The Follow-Through: Spieth can't close on the big stage yet

 

The Sports Network

Philadelphia, PA (SportsNetwork.com) - Another Sunday at a big tournament, another Sunday in which Jordan Spieth failed to close.

After entering the final round of the Players Championship tied for the lead with Martin Kaymer, Spieth birdied the fourth to pull ahead.

However, he posted five bogeys over his next 11 holes to fall well off the pace and eventually card a final-round 2-over 74 to finish in a share of fourth place.

Four weeks earlier, Spieth entered the eighth hole of the Masters with a 2- shot lead over Bubba Watson before tripping to back-to-back bogeys to fall behind and never recover.

That is two of the biggest tournaments of the season to date when Spieth failed to hang on to leads.

Where a couple of devastating losses like those would damage the psyche of most 20-year-olds, Spieth seems to be taking the experience in stride.

After his most recent collapse at the Players, Spieth said, "I'm disappointed right now in how I performed, but, you know, I think I'm on the path to good things. It's been a great year of putting myself in a lot of positions and having new experiences instead of having to come from behind trying to hold leads. I think that is something that it takes a little time to adapt to and, hopefully, I'm done trying now.

"I hope I look back one day and laugh at these moments, which I think that I'll do," he continued. "Today was just a bad round of golf. It doesn't matter what day it was, it wouldn't have made a difference, I was just off my game today."

That's a surprising amount of maturity for someone as young as Spieth, but I guess when you have had as much success as he has experienced in such a short amount of time, you just assume you will be in contention on a regular basis.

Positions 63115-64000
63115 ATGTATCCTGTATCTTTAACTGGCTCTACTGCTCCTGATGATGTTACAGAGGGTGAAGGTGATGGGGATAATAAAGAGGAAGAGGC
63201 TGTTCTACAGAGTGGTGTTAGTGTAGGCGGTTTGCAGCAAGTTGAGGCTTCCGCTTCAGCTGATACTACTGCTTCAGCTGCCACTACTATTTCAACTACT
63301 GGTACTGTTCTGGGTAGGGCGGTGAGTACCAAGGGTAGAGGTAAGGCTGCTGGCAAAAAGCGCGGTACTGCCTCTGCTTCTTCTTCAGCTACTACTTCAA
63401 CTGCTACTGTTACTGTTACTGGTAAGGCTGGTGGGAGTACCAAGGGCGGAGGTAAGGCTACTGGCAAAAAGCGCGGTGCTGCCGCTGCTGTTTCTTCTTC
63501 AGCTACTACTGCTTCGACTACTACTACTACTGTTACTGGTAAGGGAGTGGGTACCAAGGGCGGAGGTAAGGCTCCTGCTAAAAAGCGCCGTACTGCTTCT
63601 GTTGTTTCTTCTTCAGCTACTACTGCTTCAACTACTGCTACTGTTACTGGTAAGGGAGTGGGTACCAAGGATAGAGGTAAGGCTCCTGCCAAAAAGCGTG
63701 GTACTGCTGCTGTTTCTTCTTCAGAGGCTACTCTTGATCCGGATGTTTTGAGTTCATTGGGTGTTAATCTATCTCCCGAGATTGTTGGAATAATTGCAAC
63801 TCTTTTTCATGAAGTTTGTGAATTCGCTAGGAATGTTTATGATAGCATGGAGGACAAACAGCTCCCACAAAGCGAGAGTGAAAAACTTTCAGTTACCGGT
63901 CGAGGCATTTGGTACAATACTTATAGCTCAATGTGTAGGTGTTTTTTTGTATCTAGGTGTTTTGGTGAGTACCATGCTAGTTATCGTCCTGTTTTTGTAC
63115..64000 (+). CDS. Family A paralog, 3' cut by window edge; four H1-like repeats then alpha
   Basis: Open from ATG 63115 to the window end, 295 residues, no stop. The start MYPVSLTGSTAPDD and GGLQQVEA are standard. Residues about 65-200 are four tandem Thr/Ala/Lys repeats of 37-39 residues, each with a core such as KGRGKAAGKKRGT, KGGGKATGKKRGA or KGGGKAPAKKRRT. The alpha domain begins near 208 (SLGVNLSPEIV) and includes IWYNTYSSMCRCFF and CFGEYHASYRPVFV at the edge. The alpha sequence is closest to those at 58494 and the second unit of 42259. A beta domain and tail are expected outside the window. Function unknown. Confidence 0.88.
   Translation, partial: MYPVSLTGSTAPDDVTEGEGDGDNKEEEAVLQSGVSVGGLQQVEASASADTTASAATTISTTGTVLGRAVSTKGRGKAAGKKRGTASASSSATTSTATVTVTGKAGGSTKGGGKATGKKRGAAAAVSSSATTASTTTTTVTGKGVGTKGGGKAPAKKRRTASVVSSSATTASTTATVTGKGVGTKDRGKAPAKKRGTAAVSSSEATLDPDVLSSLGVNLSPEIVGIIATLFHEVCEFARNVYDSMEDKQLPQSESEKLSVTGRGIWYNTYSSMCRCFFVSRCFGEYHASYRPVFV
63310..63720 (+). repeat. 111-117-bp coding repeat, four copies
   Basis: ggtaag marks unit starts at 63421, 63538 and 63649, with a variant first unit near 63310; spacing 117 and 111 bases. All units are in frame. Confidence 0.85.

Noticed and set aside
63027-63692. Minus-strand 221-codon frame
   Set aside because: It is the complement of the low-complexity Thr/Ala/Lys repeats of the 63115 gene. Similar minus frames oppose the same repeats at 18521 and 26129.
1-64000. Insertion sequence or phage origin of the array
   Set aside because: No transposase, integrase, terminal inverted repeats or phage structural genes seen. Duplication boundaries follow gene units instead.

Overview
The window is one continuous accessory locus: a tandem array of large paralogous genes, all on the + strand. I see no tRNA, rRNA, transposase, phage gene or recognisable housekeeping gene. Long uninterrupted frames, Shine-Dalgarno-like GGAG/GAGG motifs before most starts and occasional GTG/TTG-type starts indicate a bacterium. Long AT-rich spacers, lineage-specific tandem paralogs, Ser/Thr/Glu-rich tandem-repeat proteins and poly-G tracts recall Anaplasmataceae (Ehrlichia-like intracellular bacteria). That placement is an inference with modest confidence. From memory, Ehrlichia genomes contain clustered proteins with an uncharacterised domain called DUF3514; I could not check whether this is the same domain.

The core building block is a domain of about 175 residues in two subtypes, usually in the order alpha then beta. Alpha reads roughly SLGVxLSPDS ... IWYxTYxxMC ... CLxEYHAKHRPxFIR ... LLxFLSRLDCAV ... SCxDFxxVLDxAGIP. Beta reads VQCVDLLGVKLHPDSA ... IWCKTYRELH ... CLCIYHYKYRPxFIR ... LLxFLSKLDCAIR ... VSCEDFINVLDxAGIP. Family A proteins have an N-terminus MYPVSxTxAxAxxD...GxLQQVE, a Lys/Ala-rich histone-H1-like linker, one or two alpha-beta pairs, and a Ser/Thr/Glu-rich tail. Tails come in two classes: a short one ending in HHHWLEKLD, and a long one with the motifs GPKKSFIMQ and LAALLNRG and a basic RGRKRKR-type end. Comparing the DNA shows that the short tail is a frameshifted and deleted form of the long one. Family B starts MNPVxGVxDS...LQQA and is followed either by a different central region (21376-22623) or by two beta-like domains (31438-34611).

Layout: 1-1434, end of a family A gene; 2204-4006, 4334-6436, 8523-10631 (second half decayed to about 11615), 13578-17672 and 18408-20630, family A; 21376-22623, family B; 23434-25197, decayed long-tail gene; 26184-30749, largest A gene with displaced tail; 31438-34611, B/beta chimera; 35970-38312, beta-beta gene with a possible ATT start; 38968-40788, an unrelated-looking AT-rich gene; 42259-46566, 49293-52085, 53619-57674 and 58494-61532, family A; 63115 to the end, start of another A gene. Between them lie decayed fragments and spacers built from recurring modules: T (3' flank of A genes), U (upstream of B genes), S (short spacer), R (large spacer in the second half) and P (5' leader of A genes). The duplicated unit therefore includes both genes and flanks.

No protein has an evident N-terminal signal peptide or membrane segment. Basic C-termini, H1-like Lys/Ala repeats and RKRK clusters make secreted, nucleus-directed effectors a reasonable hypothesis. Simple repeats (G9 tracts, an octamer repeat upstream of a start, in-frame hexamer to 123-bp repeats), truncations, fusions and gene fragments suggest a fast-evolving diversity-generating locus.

He came from out of nowhere last season with an historic playoff win at the John Deere Classic, which granted him full tour status. With that victory, the then-19-year-old became the first teenager to win a PGA Tour event since Johnny McDermott collected the title of the 1911 U.S. Open.

Over his next nine starts of the season, Spieth missed just one cut while ending inside the top 20 in all but two events, including a second-place finish at the Wyndham Championship, where he lost to Patrick Reed in a playoff.

That meteoric rise from out of obscurity earned Spieth PGA Tour Rookie of the Year honors, and he has carried that stellar play into the 2013-14 season, as he has missed just two cuts and has six top-10s in 14 starts.

Although he has not won since July, Spieth has shown a consistent talent that will no doubt see him collect multiple titles over his career, and it can be assumed at least one of those future victories will come in a major.

The only thing standing in his way is his struggles on Sundays on the big stage.

Right now, those struggles may be contributed to his youth and the pressure of playing in front of a national audience, but in the future that will become less and less relevant as he grows accustomed to the moment.

As a form of reference, Tiger Woods did not win his first major until he was 21, when he earned his first of four Masters titles in 1997.

I'm not insinuating Spieth will have the type of career Woods has up to this point, just pointing out that Woods was making his seventh appearance in a major for that win.

Woods' best major finish up to that point was a share of 22nd place at the 1996 British Open as an amateur.

Spieth's runner-up at the most recent Masters was just his third major appearance and he will make his fourth in just under a month at the U.S. Open at Pinehurst.

Maybe by then Spieth can figure out what has been plaguing him down the stretch of big tournaments.

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